With the Cadmium Yellow Light and the other two colours I’m actually matching a value and every once in a while, you can see my value checker. This Yellow is a value 9 and the other two colours are sitting at Value 3 or 1. For the Quin Magenta (Value 3) I make value mixtures of 7, 6 and 5 to keep it simple. Then with Phthalo Turquoise it is easy to make three steps across at Value 7, 5 and 3.
This gets us around the whole 12 segments of our tessellation. I always start with the yellow when I do these kinds of things. Here we can see the oranges, from yellow to red, that we create from Quinacridone Magenta.
Learning how to change a colour and still be in the same colour way is really important.
Starting with Cadmium Yellow Light which is at Value 9. Using Raw Umber to darken from Value 8 to Value 2. For Value 1 we will add a bit of black.
Adding Quinacridone Magenta to create an orange that is Value 7. Add white to create Value 8 & 9, then add equal amounts of Raw Umber (low Chroma Yellow) and Burnt Umber (Low Chroma Orange) for this particular orange. This will bring us to Value 2, add black to get to Value 1.
As we step to the middle orange, which is mixed to a Value 6, then using Burnt Umber to darken from Value 5 to Value 2. Again add black right at the end to get it to value 1.
Create the third step of orange to a Value 5 which is noticeably more red. Take 2 parts Burnt Umber and 1 part Alizarin Crimson Hue Permanent to create Values 4 to 2, then add black to create Value 1.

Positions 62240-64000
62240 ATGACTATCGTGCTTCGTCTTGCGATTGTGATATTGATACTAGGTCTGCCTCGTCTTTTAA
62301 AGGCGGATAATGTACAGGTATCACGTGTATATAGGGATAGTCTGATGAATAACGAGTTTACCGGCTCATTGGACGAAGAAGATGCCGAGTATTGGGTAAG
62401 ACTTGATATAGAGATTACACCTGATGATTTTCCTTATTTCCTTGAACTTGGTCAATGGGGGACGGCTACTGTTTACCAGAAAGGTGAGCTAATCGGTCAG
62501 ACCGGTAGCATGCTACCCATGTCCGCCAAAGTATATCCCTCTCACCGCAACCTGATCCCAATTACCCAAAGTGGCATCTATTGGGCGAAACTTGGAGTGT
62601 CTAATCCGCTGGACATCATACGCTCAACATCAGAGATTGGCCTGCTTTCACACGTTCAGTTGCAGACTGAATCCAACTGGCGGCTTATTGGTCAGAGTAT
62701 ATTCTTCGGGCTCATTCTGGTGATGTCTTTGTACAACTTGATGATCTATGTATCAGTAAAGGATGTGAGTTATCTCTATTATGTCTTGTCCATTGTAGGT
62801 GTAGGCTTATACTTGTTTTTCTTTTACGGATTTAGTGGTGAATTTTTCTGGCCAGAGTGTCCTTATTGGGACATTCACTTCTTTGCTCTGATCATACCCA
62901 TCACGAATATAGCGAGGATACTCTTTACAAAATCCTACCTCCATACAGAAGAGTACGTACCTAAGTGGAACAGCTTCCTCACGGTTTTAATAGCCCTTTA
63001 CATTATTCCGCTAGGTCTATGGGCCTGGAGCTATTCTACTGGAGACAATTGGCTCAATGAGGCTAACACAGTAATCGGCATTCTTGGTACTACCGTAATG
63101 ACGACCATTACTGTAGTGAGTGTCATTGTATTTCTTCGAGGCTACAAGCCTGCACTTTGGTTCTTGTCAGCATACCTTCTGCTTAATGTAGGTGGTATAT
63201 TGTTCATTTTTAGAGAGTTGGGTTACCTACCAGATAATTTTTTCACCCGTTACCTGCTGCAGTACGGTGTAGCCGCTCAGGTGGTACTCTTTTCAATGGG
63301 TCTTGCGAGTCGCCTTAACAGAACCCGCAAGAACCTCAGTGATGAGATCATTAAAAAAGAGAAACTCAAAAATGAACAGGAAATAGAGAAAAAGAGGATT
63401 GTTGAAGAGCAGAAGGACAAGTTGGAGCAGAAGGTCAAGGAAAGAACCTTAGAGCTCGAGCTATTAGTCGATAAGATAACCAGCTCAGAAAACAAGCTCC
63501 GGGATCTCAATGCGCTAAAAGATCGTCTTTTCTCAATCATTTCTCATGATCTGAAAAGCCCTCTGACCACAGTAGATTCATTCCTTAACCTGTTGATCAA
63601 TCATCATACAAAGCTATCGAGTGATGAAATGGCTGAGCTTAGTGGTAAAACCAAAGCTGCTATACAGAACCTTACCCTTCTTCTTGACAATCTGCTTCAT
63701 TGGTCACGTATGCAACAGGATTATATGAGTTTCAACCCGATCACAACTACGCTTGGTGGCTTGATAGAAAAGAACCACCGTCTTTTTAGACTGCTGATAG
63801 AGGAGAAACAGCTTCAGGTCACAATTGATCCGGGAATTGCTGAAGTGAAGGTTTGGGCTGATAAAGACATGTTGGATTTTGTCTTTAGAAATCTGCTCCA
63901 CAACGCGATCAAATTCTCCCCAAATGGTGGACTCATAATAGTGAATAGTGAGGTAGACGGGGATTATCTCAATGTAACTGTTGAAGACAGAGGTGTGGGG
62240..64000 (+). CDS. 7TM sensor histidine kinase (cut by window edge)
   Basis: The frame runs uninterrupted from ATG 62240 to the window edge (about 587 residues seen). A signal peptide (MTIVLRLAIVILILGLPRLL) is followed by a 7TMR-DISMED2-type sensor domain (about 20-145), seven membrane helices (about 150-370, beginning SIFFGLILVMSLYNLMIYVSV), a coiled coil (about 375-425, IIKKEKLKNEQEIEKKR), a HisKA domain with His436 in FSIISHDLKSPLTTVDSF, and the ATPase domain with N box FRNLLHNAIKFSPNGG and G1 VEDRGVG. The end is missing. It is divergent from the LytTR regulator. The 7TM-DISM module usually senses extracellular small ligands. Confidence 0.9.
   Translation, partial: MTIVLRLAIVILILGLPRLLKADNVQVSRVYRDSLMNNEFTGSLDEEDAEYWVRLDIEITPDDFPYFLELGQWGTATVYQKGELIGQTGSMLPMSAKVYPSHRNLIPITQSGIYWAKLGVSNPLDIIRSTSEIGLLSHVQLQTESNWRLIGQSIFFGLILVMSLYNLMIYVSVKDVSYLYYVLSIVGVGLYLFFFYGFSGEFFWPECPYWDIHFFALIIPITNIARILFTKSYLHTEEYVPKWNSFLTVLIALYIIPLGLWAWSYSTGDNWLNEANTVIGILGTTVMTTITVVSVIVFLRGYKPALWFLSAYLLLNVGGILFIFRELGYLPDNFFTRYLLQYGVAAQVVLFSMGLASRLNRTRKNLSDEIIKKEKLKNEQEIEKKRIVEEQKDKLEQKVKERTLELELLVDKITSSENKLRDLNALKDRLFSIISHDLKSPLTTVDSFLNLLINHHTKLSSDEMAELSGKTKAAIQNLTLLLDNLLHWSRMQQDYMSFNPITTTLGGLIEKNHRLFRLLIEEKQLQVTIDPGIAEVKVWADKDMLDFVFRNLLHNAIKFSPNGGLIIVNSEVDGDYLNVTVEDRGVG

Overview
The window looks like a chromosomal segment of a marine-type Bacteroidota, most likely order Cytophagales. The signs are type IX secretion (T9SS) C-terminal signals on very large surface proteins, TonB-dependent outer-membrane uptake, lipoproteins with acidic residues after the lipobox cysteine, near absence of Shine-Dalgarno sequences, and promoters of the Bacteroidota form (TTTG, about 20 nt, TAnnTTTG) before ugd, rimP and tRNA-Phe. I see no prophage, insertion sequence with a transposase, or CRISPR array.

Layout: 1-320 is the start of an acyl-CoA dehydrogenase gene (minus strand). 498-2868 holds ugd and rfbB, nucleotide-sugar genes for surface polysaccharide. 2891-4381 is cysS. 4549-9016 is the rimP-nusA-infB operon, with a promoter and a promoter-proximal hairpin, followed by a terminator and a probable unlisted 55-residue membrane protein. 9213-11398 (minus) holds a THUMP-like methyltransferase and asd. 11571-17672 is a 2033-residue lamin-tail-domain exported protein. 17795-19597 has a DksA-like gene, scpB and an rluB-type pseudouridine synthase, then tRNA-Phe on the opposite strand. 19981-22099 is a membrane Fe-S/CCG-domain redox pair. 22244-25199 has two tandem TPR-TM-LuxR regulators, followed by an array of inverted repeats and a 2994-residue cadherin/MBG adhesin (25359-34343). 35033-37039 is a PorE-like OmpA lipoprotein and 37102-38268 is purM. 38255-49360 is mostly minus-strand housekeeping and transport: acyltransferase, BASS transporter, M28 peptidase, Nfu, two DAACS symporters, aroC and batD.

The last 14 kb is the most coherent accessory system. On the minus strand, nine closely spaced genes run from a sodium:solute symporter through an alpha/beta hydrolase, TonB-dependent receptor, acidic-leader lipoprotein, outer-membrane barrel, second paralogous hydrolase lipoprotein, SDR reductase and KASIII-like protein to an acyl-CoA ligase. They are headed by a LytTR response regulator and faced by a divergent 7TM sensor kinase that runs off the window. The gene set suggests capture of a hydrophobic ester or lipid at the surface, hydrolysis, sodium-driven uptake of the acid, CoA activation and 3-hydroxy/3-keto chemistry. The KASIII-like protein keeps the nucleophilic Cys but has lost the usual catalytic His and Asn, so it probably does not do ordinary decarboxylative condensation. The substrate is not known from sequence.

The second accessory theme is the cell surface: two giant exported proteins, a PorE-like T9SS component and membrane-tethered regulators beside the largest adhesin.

On to Quinacridone Magenta, add white to create Values 9 to 4, the pure paint is Value3, add black to get to value 2 and 1.
As we move from Quinacridone Magenta to Phthalo Turquoise we are entering into our delicious purple range. The first combination is 2 parts Quinacridone magenta to 1 part Phthalo Turquoise. This value string is simple in that the darkest value of the two paints is Value 1. Using white to create from Value 9 to Value 2, pure mixture for the last square.
Step two of the purples is equal parts Quin Magenta to Phthalo Turquoise. This purple very pretty.
To create step three use 1 part Quin Magenta to 2 parts Phthalo Turquoise.
Notice how the purples go from being more red to being more blue as we move across this colour value chart.
The Phthalo Turquoise string is as simple to create as just adding white to make Value 9 to Value 2, pure paint for Value 1.
On to the last three colours for our Colour Value Chart. On to the Greens. The first string the green we mixed is as Value 3, it is very blue. Adding white to create Values 4 to 9. To create Value 2 and 1, we will use 3 parts Phthalo Green (Blue shade) to 1 part Raw Umber.
Section 2 our green is at Value 5, we will create a mixture of equal parts Phthalo Green (Blue Shade) & Raw Umber to create from Value 4 to Value 1.
Here we are at the last value String! We created a green that has more yellow as it is now at Value 7. Use white to create Value 8 & 9. Then to darken this last mixture we will use 1 part Phthalo Green (Blue shade) to 5 parts Raw Umber ( Low Chroma Yellow) to make Value 6 to Value 1.
I place the pure tones right across the top and there's a rainbow of beautiful colours.
Join me for the next video as we will do the complimentary mixtures using these three colours and the final colour study.
Shawna is capturing moments of beauty from the world around her.